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Primitive knot

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Title: Primitive knot  
Author: World Heritage Encyclopedia
Language: English
Subject: Embryology, Endodermic evagination, Gubernaculum testis, Basal plate (placenta), Axial mesoderm
Collection: Developmental Biology
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Primitive knot

Primitive knot
Details
Latin nodus primitivus
Days 17
Dorlands
/Elsevier
k_04/12471954
Anatomical terminology

The primitive knot (or primitive node) is the organizer for gastrulation in vertebrates.

Contents

  • Diversity 1
  • Development 2
  • Default model 3
  • References 4
  • External links 5

Diversity

  • In birds, it is known as "Hensen's node", and is named after its discoverer Victor Hensen.
  • In ) [1]

Development

In chick development, the primitive knot starts as a regional knot of cells that forms on the blastodisc immediately anterior to where the outer layer of cells will begin to migrate inwards - an area known as the primitive streak, which is involved with Koller's sickle. Posterior to the node is the primitive pit, where the cells of the epiblast (the upper layer of embryonic cells) initially begin to invaginate. This invagination expands posteriorly into the primitive groove as the cells layers continue to move into the space between the embryonic cells and the yolk. This differentiates the embryo into the three germ layers - endoderm, mesoderm, and ectoderm. The primitive knot migrates posteriorly as gastrulation proceeds, eventually being absorbed into the tail bud.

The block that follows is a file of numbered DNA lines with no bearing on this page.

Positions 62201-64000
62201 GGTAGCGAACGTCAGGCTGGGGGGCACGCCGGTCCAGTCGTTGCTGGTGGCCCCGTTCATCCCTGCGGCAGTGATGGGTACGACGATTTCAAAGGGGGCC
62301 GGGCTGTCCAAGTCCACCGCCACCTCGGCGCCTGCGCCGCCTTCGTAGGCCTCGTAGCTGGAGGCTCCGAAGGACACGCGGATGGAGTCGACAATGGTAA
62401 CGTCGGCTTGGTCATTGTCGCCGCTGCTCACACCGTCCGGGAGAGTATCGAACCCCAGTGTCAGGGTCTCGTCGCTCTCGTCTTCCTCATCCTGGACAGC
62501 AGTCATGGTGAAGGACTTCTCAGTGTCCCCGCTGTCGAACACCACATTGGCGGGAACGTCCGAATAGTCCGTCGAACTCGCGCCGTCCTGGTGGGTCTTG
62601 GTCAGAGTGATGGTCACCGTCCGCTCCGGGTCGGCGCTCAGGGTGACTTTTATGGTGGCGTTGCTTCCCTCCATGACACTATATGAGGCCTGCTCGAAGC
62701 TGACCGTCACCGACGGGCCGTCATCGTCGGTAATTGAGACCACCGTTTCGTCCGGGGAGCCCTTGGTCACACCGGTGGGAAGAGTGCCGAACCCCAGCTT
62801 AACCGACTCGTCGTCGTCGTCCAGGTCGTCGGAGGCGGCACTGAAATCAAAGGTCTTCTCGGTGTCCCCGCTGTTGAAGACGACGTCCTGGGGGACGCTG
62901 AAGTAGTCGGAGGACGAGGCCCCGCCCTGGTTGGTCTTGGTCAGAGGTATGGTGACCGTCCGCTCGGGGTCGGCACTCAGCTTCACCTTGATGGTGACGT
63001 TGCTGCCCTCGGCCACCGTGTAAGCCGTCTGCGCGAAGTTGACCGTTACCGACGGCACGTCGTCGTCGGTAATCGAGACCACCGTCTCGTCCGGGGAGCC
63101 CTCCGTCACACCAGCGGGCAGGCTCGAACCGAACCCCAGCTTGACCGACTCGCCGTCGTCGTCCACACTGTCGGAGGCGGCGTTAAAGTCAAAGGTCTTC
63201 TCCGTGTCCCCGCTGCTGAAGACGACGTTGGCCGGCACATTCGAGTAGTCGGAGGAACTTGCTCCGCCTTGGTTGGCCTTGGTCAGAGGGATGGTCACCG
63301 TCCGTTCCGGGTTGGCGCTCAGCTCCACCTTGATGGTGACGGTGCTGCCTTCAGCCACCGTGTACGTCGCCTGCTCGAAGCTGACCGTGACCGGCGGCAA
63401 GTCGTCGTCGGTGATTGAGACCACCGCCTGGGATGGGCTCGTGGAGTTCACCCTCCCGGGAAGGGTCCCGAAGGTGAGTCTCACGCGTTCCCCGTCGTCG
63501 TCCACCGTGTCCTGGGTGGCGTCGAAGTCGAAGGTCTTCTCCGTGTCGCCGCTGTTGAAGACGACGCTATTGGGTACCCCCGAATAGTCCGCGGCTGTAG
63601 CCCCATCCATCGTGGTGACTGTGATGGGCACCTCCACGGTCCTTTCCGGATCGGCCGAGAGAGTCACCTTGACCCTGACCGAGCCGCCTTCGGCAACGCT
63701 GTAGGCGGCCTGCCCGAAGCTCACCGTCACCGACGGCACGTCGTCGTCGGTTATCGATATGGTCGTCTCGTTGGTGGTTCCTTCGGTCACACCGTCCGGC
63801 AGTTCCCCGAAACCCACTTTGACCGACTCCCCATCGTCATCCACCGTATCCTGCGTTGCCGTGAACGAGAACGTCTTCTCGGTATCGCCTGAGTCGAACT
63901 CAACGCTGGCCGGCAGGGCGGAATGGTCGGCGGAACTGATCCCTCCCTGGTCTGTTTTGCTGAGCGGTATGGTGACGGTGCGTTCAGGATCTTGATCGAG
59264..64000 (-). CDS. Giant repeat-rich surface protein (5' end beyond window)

Default model

The cells of the primitive node secrete many cellular signals essential for neural differentiation. After gastrulation the developing embryo is divided into ectoderm, mesoderm, and endoderm. The ectoderm gives rise to epithelial and neural tissue, with neural tissue being the default cell fate. Bone morphogenetic proteins (BMPs) suppress neural differentiation and promote epithelial growth. Therefore, the primitive node (the dorsal lip of the blastopore) secretes BMP antagonists, including noggin, chordin, and follistatin.

References

  1. ^ Garcia-Fernàndez J, D'Aniello S, Escrivà H (2007). "Organizing chordates with an organizer". Bioessays 29 (7): 619–24.  

External links

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